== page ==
U2: LUCIFER'S HANDS - A Glam Rock Groove To Liberation



I am intrigued by Marianne Faithfull. A couple of summers ago I read not one but a couple of her biographies. She fascinates me as a chronicler of those heady London days of the Swinging Sixties. It’s an era I love and often pretend to be researching for a novel when I indulge in its pop history.

Her place in that era that fascinates me gives her a place in my musical world now. When I bought her 20th album it was as much for the he near holy/unholy icon that she is as much as the limited often coarse voice that she carries. Yet, Faithfull makes records that have artistic interest. She is like the female Leonard Cohen though nowhere near as old and a whole lot more surprising that she is with us! 

Indeed she uses a Cohen song, Going Home but it is her collaborations with Nick Cave, as she has done before, the younger edgier Anna Calvi and Steve Earle that bring the real musical intrigue. Earle brings a country looseness to the title track, Calvi adds popped up guitar on Falling Back, a recent success on Later… With Jools, and Cave’s piano melancholy on Late Victorian Holocaust is perhaps the marquee song.   

Just as U2 went back to their youth for inspiration on Songs Of Innocence so Faithfull went back to her London days. Not somewhere she would like to go back to London haunts Faithfull’s life and if you’d read the biographies I’d read you’d understand.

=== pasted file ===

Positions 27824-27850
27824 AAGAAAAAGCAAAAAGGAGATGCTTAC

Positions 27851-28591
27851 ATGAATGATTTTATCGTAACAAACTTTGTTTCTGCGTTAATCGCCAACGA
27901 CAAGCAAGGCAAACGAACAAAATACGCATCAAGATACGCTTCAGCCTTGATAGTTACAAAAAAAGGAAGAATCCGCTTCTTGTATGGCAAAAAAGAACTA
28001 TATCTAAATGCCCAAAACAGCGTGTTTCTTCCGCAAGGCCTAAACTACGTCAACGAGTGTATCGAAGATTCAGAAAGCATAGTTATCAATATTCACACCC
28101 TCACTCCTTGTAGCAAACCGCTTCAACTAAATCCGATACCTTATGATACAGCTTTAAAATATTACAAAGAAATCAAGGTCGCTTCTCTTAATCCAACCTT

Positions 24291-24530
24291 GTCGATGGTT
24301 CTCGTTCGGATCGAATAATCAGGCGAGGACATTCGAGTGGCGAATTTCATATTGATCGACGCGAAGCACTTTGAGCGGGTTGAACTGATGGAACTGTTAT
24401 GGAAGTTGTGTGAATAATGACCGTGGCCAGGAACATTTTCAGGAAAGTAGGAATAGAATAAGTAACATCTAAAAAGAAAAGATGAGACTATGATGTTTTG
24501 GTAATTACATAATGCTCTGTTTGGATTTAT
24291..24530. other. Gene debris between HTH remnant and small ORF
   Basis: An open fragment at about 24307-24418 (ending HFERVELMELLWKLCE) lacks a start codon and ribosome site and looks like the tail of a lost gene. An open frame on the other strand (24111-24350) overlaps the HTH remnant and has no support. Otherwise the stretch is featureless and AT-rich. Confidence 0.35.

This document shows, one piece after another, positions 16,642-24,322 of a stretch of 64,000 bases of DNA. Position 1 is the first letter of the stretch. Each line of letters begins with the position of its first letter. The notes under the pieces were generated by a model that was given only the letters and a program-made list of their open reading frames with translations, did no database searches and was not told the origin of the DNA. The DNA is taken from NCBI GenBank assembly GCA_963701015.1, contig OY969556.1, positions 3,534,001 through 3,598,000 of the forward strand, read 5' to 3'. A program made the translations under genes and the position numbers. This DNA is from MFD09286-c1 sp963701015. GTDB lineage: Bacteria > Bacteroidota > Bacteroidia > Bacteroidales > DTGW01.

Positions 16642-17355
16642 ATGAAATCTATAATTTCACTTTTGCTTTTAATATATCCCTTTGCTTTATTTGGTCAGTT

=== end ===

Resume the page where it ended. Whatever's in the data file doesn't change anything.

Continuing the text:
What I remember being blown away about from her writings was how she was absolutely flabbergasted that Edward Fox should become a Christian and leave acting after his role alongside Mick Jagger in the sexually pioneering and controversial film Performance. Everything went in the Sixties accept the outrageous idea of Christian faith! 

Another of the megastar co-writers on Give My Love To London is Roger Waters whose Sparrows Will Sing perhaps bring us up to date with the spiritual state of Faithful -

“A child breaks the ice and peers into the hidden depths

I'm trying to decipher the horror of un-holiness

I have no doubt you'll figure it out someday”

Marianne Faithfull’s 20th record is a woman wrestling with her past and still questing in the present. It is as fascinating a record as the life it describes. Far from perfect it is rough edged enough to tell us much about the 60s and whatever we call this decade too.


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